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MNI DATA IMPACT: BOC: Firms Near Capacity, Investment Slows>

By Greg Quinn and Anahita Alinejad
     OTTAWA (MNI) - Canadian businesses have little room to handle fresh 
demand as trade tensions ease, while also reporting the lowest 
investment plans in more than three years amid slower sales forecasts, a 
Bank of Canada survey showed. 
     The Business Outlook Survey's summary indicator climbed to +0.7 
from +0.4 in the third quarter and -0.1 in the second, the Ottawa-based 
central bank said Monday from Ottawa. It's the last major report 
expected from the BOC before a Jan. 22 interest-rate decision, where 
investors predict Governor Stephen Poloz will hold the G7's highest 
policy interest rate at 1.75%.
     "Business sentiment is broadly positive" outside of Canada's 
western prairie provinces, the BOC said, where energy companies are 
struggling. "Indicators of capacity pressures suggest that economic 
slack has been absorbed and that labour markets have tightened," outside 
of that region, the report said. 
     The tone of the report mirrors Poloz's view the economy is around 
full capacity and inflation will hold around his 2% target. The BOC's 
new consumer outlook survey published Monday backed that up, showing 
households expected inflation of 2.1% in the fourth quarter and 2.2% 
around the end of this year. 
     More companies also reported they would have trouble meeting rising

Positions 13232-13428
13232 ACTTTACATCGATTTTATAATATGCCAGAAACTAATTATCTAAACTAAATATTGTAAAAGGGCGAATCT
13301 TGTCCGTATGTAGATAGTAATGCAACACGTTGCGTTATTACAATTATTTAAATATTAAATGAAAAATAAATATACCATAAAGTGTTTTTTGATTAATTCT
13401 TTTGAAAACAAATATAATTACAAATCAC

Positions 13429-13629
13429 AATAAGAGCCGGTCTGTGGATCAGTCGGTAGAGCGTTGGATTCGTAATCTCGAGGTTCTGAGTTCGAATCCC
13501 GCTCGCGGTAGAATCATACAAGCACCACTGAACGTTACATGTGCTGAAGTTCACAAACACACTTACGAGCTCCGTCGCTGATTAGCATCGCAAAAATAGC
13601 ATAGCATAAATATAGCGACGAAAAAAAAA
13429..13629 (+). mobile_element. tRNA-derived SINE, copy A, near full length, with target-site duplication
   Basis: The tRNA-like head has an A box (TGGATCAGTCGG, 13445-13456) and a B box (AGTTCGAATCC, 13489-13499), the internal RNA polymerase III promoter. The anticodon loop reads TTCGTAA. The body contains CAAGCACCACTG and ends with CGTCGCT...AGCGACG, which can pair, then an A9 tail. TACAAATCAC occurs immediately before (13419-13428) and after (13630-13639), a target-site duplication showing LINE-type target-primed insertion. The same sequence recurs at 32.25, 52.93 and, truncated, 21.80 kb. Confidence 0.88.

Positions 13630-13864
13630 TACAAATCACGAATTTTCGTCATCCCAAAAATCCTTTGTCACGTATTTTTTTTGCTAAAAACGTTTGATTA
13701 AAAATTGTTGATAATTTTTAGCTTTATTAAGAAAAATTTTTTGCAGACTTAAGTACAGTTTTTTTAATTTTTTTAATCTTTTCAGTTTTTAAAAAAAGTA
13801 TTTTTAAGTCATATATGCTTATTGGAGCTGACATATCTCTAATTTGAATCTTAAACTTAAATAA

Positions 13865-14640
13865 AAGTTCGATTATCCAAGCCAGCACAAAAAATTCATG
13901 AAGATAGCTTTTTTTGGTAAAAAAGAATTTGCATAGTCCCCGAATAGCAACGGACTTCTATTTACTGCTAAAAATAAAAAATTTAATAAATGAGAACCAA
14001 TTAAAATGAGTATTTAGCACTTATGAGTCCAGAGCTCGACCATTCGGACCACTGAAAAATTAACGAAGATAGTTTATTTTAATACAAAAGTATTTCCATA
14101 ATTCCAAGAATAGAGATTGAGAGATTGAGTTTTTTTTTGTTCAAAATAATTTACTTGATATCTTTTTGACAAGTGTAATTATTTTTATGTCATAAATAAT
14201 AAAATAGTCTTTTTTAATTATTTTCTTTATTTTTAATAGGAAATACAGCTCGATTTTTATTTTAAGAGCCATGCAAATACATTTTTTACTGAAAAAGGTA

demand for a third consecutive quarter, the outlook survey showed. 
     Still, some of the most prominent figures in the business report 
showed marginal weakness. The balance of opinion on future sales growth 
fell to 11 from 23. The measure subtracts the share of respondents 
seeing a slowdown from those calling for faster gains. 
     Investment opinions declined to 11 from 28, the lowest in 3-1/2 
years, the business survey showed. That was somewhat countered by a 
rebound in hiring plans, a relief given a plunge in November's job 
report before a partial rebound in December.
     The share of executives seeing the inflation rate at or below the 
BOC's 2% target over the next two years fell to 61% from 66%. 
     The consumer survey showed imbalances around household finances 
that have deterred the BOC from matching a wave of global interest-rate 
cuts remains. The data back to 2014 showed a pattern of families 
expecting spending growth to exceed income gains, a gap that widened in 
fourth quarter figures. 
     Consumers also saw home prices running much faster than overall 
inflation around Toronto and Vancouver, where lawmakers have stepped 
into curb speculation and Poloz warned last week he's watching for 
signs of froth to emerge again. Ontario prices were seen gaining 5.1% 
and British Columbia prices by 4.8%.
     The BOC surveyed about 100 business leaders between Nov. 13 and 
Dec. 9. The companies are chosen so that they represent the 
composition of gross domestic product. The consumer survey was done from 
Nov. 11 to Nov. 29 and is based on a rotating panel of about 2,000 
- MNI Ottawa Bureau; +1-613-314-9647;
     [TOPICS: M$B$$$,M$C$S$]

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